Give the Gift of Motivation and Inspiration!

Give the Gift of Motivation and Inspiration!

What could be better than passing on your enthusiasm!

The best is yet to come!

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Faster as a Master Your best is yet to come!





Goals 1

Goals 1

The importance of goal setting cannot be underestimated.  Impossible dreams are accomplished when focusing on goals you can control.  Many of our goals are unspoken, they are motivations just under the surface.  It is important to get those goals out in the open.  There is some risk with that.  By telling someone about my goals, even admitting it to myself, then I am responsible and accountable for them.  This can be daunting and scary.  The goal can be a stretch, the risk is outside of my comfort zone, exposure is tough.  By starting towards my goal, if it seems to be unrealistic, then changing my goal is necessary.  It is ok to change goals and directions.  Sometimes life demands it.  When change is needed that I resisted, there was a lesson for me.  Life threw me a curve, adapt or suffer the consequences.

Having no target or direction, I will surely hit something, exactly what I do not want.  By having a goal, a direction or a target, adjustments are easy.  Enjoying the forward motion of my journey as well the direction, hitting my goal because of focus.  If the original goal was not where I wanted to go, at least I have made progress in determining my eventual outcome and am farther down the road. It is also important to look at the expectations of my goals and to realize they are my goals, no one but mine.  They are my creation.  If they become a burden then I must look deeper to the motivation behind the goals.  The goal may really belong to someone else.  Focusing on goals that leave me feeling recharged rather than drained.

There are a number of steps to take to set up my goals.  First I must know what drives me.  What I am passionate about?  What are my priorities and how I can fulfill them?   Joy and passion will keep me coming back to completion of a goal or a positive change for a lifetime.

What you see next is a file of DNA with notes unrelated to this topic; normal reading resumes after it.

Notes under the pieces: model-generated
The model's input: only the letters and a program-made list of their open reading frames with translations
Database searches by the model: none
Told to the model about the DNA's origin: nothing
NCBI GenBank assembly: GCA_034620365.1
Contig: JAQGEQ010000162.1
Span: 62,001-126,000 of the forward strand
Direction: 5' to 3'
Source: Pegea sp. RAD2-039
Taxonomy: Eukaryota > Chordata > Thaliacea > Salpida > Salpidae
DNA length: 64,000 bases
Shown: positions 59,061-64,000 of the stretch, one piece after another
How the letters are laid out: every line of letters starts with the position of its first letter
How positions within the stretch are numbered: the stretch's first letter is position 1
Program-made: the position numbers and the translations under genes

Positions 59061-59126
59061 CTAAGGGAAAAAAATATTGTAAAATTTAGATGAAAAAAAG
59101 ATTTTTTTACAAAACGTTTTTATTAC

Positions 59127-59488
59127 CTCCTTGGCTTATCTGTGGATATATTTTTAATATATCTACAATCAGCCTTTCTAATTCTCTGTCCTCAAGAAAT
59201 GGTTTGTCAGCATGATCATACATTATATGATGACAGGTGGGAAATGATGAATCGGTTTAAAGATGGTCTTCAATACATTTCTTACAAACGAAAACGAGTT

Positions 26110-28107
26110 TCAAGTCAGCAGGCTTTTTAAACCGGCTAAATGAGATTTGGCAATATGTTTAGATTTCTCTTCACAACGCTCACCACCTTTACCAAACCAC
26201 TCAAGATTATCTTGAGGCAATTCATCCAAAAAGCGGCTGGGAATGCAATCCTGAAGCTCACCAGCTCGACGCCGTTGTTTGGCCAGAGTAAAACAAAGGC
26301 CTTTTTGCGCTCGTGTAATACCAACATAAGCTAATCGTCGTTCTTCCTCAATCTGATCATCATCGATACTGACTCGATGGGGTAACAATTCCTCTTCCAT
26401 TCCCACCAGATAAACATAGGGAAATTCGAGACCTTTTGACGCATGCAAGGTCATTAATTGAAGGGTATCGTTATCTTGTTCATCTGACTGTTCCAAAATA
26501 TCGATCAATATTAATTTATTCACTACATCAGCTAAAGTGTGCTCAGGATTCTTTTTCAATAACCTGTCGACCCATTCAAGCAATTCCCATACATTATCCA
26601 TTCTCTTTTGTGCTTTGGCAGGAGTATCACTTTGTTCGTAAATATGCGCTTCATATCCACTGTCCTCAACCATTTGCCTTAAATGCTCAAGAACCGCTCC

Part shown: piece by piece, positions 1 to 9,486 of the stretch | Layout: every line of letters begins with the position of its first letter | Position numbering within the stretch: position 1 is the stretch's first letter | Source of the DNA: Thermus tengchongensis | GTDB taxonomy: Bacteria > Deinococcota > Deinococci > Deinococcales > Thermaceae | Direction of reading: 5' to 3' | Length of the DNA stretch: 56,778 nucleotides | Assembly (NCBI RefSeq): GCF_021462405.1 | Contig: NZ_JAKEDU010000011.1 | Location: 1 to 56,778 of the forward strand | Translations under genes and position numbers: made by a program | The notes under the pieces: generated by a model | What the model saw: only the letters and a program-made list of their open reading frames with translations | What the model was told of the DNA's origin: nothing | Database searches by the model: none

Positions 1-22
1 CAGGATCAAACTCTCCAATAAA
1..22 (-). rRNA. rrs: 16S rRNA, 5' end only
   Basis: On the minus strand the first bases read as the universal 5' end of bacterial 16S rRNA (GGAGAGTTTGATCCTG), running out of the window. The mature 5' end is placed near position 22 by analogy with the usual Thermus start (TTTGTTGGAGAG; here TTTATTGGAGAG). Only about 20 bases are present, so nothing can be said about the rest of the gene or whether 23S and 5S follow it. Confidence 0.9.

I have a passion for skating, and skating well.  It requires a great deal of work and I am willing to do it.  A passion for flying, doing it well, it shows there too.  Keeping focused on passion and joy, see where it takes me.  With these principles in mind, I can set short, medium and long-term goals.

My goals must be admitted by me first.  Then I must announce them out loud.  Then they must be shared with others that are important to my success.  This can be difficult, but in order to move forward there must not be seen and unseen roadblocks to progress.  There are many conscious and unconscious barriers to progress.  By recognizing them as they come up, ignoring them, going around, or over them.

Goals must be realistic, measurable, have definite time frames, reviewed from time to time, and adjusted as necessary.  Goals are classified as short, medium, and long-range.  If one of my goals is to build self-esteem through setting and achieving goals, then I must do esteem-able things.  The direction and end are important, but ultimately it is the journey that is the most valuable.

Training hard this week.  Getting the job done and doing the work to achieve my goals, enjoying the journey and my transformation.

Next weeks post will be a conclusion to my discussion about goals. Stay tuned…..

Steps to the goals

Steps to the goals

Breaking Down Barriers

First of all I want to congratulate all of my fellow skaters competing in the US Single Distance Championships and American Cup in Milwaukee this weekend.  All of you deserve a hand for the hard work, preparations and execution of your racing.  I wish I could have competed on the fast ice amid the great racing, track records and many personal best times.  I will be racing again soon after I recover from my over-training.  I am making good progress.

Also, my thoughts and prayers to all those that have been affected by hurricane Sandy.

Common knowledge says we get slower as we age.  I have blown that concept completely out of the water.   I am faster as a speed skater now at age 56 than when I was a teenager on the national team.